Wednesday, June 18, 2014

Overtraining, Undertraining, and the Sweet Spot

"Overtraining, fatigue, and burnout are a state of mind. Certainly, we all get tired after putting in miles of laps, but the notion of burnout is really a psychological one."

-Three-time Olympian Janet Evans

During my swimming career, I took the above sentiment to heart. More was always better -- more pool sessions per week, more laps, more dryland training. I even went so far as to perform 1000 "abs" per day for a while, as per Evans' recommendation.

As it turns out, I'm not Janet Evans, and neither are you, probably. (Unless you are, in which case, thanks for reading, Janet!) Looking back, I was always in my best shape at the very beginning of the college season, after having trained more moderately during the summer. By mid-season, I was exhibiting numerous signs of overtraining, like constant lethargy, decreased performance in competition, and low motivation to train.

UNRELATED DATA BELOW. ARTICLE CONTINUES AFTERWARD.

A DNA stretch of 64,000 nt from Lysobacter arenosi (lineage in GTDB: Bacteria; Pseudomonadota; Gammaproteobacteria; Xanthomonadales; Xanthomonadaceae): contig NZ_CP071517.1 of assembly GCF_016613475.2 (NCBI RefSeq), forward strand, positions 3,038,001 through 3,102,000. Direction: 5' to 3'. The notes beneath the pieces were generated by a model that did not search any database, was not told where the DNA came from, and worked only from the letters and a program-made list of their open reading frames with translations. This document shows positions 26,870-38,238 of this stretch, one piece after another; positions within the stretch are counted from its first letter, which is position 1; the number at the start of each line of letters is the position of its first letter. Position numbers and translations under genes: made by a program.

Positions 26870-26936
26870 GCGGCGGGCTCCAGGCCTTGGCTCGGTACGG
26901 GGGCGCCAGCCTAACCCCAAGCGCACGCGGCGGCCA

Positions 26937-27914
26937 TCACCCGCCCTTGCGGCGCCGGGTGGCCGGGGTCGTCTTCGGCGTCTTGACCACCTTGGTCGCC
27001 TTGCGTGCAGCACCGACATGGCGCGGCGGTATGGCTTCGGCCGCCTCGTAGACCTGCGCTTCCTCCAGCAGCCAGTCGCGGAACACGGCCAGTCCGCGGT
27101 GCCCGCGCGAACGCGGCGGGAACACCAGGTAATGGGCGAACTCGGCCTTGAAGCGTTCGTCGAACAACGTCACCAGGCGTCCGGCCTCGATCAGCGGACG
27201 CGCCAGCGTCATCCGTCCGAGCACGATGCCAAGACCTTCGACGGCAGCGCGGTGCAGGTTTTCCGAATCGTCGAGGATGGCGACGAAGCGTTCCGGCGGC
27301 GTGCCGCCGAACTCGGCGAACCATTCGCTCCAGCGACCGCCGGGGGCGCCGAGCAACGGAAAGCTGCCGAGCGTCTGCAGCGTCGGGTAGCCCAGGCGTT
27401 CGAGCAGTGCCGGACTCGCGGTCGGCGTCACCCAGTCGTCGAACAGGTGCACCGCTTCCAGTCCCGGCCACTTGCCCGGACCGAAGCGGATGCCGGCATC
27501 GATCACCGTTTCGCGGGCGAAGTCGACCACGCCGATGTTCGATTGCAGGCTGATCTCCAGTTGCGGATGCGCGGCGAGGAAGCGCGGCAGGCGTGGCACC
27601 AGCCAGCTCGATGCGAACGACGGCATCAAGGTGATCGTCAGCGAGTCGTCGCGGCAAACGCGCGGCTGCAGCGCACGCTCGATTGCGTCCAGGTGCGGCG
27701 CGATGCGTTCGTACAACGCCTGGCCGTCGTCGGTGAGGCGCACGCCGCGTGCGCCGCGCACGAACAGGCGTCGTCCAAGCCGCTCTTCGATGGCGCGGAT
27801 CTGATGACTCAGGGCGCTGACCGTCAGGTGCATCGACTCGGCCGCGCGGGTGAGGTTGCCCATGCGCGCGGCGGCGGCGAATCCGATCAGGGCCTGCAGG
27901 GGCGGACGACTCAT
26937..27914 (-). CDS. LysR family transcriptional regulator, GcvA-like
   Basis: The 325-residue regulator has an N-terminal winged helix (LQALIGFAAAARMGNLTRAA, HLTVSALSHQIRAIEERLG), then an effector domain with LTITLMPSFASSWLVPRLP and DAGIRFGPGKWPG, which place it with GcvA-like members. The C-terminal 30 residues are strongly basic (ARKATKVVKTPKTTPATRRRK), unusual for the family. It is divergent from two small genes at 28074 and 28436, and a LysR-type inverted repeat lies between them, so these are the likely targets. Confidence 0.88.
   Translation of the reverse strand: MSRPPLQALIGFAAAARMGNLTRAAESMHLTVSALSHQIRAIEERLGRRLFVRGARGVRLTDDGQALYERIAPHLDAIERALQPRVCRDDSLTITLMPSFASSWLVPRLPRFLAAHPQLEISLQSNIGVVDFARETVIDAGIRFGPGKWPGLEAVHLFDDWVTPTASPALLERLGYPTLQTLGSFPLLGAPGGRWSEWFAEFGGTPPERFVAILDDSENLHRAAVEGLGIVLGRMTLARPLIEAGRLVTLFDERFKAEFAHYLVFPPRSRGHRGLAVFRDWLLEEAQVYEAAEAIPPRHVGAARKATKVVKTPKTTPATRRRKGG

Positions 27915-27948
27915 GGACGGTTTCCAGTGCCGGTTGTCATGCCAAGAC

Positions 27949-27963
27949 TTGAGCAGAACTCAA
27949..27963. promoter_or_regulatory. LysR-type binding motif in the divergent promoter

A week or two of strategic overreaching (an abrupt and generous increase in training volume) and subsequent supercompensation through a deload (an abrupt reduction in training volume) or complete rest is one thing. But training past exhaustion day after day, week after week, is simply counterproductive and a recipe for overtraining.

The knock here isn't on Evans, of course. Her training methods obviously worked for her. Some genetically-gifted individuals will be able to train twice a day, every day, no problem. Most mere mortals, however, will not. The key is to find your unique sweet spot in terms of training frequency.

Monday, June 2, 2014 Live Long, Lift Long

The Terminator and the Fitness Pollenator recently joined forces. Back from the future, we have a few pieces of advice for you on resistance training for years to come, including a sample three-day training program!

Follow the link below to read all about it in my article titled 'Live Long, Lift Long:'